Tourism, travel to boost Asia Pacific region

Travel and tourism are expected to bring $4,6-trillion a year to the Asia Pacific region by 2010 despite the threat of a United States recession, according to a study released last week.

Continued strong tourism growth within the region will help it weather the current stock-market instability and a slowdown in the US economy, the Pacific Asia Travel Association (Pata) said in a report.

”There is a lot of volatility in stock markets … that’s affecting some business confidence,” John Koldowski, director of Pata’s Strategic Intelligence Centre, told reporters in Singapore. But ”the region is well poised, and that’s why a lot of investors now are seriously looking at additional destinations within Asia Pacific to invest”, he added.

The association believes the region’s tourism growth will be resilient partly because two-thirds of all international arrivals into Asia Pacific are generated from within itself.

Visitor arrivals in the region are expected to grow by 7,51% annually on average between 2006 and 2010, higher than a previous forecast of a 6% average growth rate in the 2007-2009 period, the report by the Bangkok-based association showed.

Asia will lead the way, claiming more than 75% of all international arrivals for the Asia Pacific grouping by the end of the decade, up from 64% currently, it said.

Pata’s study, which covers 40 destinations that include the US, Canada, Chile, Mexico and the Pacific islands, says total arrival numbers to the Asia Pacific are projected to exceed 460-million by 2010, up from 347-million in 2006.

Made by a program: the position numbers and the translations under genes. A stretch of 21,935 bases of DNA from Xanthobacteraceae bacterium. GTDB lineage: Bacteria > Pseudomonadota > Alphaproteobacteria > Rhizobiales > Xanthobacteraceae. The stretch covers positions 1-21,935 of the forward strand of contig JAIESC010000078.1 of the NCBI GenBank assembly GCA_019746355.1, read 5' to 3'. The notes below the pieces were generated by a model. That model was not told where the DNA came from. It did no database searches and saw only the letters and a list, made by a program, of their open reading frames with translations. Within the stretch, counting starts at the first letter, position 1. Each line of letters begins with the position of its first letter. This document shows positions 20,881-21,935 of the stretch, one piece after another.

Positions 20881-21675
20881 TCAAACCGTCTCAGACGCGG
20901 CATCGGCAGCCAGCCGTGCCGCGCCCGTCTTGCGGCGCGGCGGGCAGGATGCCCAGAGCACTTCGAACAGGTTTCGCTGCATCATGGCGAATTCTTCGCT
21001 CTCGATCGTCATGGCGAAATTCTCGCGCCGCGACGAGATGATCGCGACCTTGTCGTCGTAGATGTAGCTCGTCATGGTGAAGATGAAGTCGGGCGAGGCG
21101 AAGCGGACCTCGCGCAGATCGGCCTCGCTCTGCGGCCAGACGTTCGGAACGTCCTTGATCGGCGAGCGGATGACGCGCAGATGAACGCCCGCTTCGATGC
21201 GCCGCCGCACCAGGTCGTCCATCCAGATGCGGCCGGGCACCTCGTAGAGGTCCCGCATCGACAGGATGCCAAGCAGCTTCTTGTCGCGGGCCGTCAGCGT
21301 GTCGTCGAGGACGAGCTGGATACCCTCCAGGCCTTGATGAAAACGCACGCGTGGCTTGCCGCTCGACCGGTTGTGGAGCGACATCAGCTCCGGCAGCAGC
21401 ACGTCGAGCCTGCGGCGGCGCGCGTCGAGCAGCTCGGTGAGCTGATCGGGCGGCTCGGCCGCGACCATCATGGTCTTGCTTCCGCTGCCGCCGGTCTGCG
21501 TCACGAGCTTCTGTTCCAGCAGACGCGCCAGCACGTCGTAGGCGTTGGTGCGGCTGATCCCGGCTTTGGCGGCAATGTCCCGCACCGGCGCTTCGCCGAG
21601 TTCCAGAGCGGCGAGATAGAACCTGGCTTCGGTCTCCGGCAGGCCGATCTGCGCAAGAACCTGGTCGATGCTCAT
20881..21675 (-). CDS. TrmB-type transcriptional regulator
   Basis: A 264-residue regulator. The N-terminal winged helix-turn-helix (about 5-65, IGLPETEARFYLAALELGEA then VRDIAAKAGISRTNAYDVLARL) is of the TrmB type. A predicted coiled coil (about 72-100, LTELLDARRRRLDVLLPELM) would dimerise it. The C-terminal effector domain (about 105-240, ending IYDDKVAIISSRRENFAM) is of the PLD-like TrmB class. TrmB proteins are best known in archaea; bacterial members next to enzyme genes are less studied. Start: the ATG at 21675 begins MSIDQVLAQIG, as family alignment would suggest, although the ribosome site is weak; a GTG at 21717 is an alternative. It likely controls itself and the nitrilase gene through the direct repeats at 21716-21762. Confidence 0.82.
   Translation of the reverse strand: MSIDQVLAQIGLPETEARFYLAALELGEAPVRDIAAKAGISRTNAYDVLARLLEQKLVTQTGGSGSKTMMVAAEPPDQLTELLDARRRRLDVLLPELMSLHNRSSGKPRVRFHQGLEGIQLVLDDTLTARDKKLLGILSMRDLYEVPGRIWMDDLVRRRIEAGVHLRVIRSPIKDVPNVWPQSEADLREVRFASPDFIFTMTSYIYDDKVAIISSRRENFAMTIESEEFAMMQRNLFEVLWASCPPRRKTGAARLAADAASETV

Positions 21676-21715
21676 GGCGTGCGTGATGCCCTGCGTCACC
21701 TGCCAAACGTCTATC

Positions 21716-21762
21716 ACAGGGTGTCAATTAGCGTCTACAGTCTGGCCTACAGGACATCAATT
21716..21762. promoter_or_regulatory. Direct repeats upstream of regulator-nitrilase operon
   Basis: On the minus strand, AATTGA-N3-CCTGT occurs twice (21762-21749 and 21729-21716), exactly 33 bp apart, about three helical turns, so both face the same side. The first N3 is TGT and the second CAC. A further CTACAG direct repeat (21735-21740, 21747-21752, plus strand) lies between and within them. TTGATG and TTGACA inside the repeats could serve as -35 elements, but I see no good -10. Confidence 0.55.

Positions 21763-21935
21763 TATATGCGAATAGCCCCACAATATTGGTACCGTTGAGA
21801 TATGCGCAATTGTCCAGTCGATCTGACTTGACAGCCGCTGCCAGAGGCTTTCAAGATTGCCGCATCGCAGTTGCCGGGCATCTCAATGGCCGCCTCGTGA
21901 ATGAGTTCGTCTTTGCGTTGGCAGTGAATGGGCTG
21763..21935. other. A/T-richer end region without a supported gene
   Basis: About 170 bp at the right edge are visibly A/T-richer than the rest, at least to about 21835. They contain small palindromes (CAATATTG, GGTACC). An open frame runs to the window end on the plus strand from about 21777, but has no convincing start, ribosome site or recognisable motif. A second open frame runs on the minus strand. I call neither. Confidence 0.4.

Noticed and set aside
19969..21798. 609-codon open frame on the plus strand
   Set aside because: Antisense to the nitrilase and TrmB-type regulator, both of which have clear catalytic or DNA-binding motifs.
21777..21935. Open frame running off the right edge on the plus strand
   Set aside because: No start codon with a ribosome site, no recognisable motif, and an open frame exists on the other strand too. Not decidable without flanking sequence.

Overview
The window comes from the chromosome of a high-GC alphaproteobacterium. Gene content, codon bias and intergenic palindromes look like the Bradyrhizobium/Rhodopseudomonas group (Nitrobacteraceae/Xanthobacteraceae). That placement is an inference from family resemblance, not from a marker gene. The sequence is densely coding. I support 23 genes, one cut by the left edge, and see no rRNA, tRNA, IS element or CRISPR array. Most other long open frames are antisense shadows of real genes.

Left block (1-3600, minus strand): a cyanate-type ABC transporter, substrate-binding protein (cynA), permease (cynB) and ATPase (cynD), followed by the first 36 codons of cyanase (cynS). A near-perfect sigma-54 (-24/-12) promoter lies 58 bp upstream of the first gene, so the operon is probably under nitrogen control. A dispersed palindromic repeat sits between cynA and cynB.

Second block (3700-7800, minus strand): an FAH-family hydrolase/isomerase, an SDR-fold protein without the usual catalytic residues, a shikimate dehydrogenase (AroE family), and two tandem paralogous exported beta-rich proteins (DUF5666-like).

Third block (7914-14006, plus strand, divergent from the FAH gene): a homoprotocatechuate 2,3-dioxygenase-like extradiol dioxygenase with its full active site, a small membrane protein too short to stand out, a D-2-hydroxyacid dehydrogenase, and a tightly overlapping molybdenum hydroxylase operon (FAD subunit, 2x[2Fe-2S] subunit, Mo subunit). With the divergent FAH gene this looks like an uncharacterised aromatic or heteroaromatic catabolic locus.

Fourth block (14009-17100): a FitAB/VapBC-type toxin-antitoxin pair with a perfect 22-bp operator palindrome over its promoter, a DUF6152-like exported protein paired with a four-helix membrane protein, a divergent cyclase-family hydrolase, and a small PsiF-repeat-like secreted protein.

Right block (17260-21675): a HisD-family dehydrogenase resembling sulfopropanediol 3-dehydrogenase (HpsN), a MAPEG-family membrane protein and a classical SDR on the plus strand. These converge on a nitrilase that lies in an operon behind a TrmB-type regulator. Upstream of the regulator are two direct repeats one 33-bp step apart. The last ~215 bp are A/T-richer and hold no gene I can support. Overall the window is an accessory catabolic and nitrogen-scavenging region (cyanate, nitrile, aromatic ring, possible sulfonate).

The study places mainland China as the region’s top destination by 2010, with 35,3% of the market share and 160-million international arrivals, followed by the US at 56-million arrivals, Macau at 38-million and Hong Kong at 35-million.

Mexico, Canada, Thailand and Singapore are also included in the top 10 Asia Pacific tourist destinations.

Hotel development

Koldowski said hotel and resort development across the region also contributes to future tourism growth. He cited examples of hotel construction in China and India as well as casino resort projects in

Singapore and Chinese-ruled Macau. The latter, a former Portuguese colony, overtook the Las Vegas Strip as the world’s top gambling centre in 2006.

In addition, the growth is helped by expanding air liberalisation and growing airline fleets, as well as by major international events such as the Beijing Olympics to be held in August and Shanghai’s 2010 World Expo.

”The Chinese destinations are booming and while much of this is domestic in nature, there is also huge demand from international visitors, particularly with interest building for the 2008 Olympic Games,” said Professor Lindsay Turner of Victoria University in Australia, one of the report’s authors.

The travel boom, however, faces risks that include political conflicts in some markets such as Sri Lanka, where tourism growth is expected to shrink by 3,6% a year on average. The island nation is the only country in the study projected to have negative growth.

Also posing threats to growth are high oil prices — which hurt airlines’ profitability — and the unfolding US credit crisis and uncertainty over how it may affect other economies, Pata said.

Another concern is the depreciation of the dollar, which makes travel more expensive for anyone travelling on that currency, Pata said.

”You’ve got a weak US dollar at the moment. How long is that going to stay down? Koldowski said. ”There’s still possibly more pain there.” — Sapa-AP

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